Finely crafted, well written sentences are the best sources. In our home we had a different selection each day of the week. One day is poetry, another Bible, another from their history, another from science, and one from their literature selection. A copywork selection from the foreign language being studied is also good. Hymns may also be used.

Until you are sure a child can form all his letters correctly, you would not give him a selection to copy, and at first you would still watch carefully to see that he formed them properly--shaping them properly, starting at the right point on the paper, holding his pencil properly.

 Copywork done properly forces a child to slow down and absorb the punctuation details, notice capitalization, and internalize sparkling prose (For this reason, a child's own stories are not the most ideal source for copywork a la CM).

When they do misspell a word, quickly cover it, write down the word correctly elsewhere and have them look at it properly spelled and visualize it, and then  they should correct it in the written copy.

When they start to write narrations, you can skim over the narration, quickly correct incorrectly spelled words (without much comment) and then have your student read the narration aloud.  You can privately keep a word bank of the misspelled words to use for separate work on spelling, which should not take up more than five or ten minutes of a day. If you keep track of their misspelled words you may notice a pattern of the sorts of works that give your student trouble and then you can focus on that issue.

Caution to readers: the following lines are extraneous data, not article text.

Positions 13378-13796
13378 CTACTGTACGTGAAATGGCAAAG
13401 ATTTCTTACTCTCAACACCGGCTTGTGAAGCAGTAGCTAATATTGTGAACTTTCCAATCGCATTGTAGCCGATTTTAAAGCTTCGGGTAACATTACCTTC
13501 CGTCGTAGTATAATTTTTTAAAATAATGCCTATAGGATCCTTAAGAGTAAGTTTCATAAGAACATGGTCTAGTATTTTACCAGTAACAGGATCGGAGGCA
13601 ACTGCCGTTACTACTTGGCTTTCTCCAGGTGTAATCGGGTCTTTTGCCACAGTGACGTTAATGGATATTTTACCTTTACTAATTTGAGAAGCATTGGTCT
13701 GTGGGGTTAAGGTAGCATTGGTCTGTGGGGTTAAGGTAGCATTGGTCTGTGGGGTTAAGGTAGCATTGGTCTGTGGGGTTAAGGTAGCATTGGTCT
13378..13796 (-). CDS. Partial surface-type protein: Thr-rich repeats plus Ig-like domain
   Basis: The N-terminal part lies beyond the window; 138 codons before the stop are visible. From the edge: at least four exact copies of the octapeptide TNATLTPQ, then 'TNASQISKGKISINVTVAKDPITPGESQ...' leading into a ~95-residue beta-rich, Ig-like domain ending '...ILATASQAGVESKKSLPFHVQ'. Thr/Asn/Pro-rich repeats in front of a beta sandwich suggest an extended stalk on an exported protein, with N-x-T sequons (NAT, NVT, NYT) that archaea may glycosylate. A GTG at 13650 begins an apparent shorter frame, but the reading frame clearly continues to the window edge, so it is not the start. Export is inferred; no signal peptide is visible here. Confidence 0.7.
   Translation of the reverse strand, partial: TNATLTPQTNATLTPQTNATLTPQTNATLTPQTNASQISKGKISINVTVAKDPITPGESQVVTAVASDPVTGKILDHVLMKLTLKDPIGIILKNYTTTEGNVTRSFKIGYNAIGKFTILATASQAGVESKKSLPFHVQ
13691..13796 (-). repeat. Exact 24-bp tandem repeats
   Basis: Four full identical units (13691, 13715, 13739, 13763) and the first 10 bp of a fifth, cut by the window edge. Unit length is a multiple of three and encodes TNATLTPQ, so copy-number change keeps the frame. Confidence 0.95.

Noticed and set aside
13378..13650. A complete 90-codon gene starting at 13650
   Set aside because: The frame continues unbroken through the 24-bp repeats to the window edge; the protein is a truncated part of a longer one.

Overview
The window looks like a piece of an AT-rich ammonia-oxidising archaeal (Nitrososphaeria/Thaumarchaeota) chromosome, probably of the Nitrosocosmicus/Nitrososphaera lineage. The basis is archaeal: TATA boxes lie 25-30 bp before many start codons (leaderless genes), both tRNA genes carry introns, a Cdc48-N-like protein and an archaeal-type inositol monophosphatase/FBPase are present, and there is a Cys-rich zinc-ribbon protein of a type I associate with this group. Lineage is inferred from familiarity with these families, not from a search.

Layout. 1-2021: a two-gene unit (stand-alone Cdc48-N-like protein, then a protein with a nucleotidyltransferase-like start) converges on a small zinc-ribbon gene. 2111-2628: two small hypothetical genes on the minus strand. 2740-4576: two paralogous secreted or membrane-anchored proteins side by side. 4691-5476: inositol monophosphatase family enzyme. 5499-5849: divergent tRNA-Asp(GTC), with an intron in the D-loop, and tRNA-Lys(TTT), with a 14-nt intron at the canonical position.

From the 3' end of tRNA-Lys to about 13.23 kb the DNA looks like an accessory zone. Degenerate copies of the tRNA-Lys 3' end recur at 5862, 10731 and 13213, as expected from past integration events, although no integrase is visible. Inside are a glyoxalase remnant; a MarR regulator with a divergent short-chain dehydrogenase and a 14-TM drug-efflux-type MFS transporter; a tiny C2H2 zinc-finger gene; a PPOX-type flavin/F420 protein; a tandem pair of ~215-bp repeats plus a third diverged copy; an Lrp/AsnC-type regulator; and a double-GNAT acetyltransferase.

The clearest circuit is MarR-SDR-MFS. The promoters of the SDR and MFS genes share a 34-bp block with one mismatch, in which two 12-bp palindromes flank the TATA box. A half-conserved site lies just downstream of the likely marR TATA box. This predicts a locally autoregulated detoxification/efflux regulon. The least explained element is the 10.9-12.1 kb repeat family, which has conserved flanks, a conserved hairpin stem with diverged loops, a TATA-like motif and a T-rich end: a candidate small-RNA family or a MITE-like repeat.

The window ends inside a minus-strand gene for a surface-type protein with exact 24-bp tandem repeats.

You could also use a good word processing program, one that automatically underlines misspelled words, bringing them immediately to your student's attention. Then have him use his right click mouse button--this brings up a box with suggested corrections. He then would instantly have the properly spelled word before him (albeit with several other options, but they would all be spelled correctly) and could choose that. He might take a moment to visualize the word carefully before going on.

  • Teach a handful of basic spelling rules on an as needed basis, for instance, if you notice a child consistently misspells words with the ie pattern. Usually, kids will get the correct patterns through their own reading and their copywork, but it doesn't hurt to add a bit of information once in a while.  When they are copying a sentence with a word like field or weight in it is a good time to review that rule, for instance.  Most of us have heard at least part of the "I before e, except after C," but it's more useful when you have the second half of the verse: " or when it sounds like a as in neighbour or weigh. Here is a list of words that show how useful this rule is.
  • Here are some rules on pluralizing.  
  • The letter C makes a soft, s sound when it is followed by i, e, or y (similarly, G sounds like j when followed by e or y)
  • How to know when to use el vs le:  and also here:
  • When adding suffixes (endings to words, such as -ing), you drop the final e before a suffix beginning with a vowel but not before a suffix beginning with a consonant (hope+ing is hoping but hope-ful becomes hopeful)